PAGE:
As charter schools continue their rapid expansion in America's cities, questions related to equitable access to these schools of choice have jumped to the forefront of the policy conversation. Indeed, the proportion of students in charters with classifications that suggest that they are difficult to educate -- such as students with disabilities, those who are not proficient in English, and those who are eligible for free or reduced-price lunch -- is often substantially below their respective proportions in traditional ("district") public schools.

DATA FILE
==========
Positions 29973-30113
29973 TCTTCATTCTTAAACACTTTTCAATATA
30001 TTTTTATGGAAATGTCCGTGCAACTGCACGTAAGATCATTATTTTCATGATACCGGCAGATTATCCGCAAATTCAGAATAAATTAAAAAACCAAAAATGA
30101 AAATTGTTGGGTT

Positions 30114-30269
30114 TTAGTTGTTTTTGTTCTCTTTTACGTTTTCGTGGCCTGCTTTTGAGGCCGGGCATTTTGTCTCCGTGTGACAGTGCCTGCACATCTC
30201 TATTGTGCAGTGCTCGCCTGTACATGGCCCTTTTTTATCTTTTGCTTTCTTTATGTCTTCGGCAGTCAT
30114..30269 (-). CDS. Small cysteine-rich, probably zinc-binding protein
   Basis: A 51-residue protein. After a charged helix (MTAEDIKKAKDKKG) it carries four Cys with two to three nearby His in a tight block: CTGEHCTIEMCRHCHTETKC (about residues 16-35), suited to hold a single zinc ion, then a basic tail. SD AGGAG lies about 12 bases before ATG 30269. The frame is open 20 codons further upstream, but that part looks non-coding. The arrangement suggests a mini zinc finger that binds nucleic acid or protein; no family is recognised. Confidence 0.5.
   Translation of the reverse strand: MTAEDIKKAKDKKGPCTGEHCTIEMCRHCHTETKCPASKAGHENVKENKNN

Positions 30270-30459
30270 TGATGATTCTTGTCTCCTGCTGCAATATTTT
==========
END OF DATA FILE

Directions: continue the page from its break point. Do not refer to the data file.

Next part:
This paper uses longitudinal data from Denver to measure whether adoption of common enrollment increased the proportion of disadvantaged students enrolled in that city's charter elementary schools. It finds that Denver's adoption of common enrollment substantially increased the proportion of students enrolling in charter kindergartens who are minority, eligible for free/reduced-priced lunch, or speak English as a second language. Importantly, this paper considers only one specific effect of common enrollment on the charter-school sector. While policymakers should take a more expansive measure of the merits of common enrollment before adopting it, this paper suggests that an effective way to boost disadvantaged students' enrollment in charters is to make applying to them easier.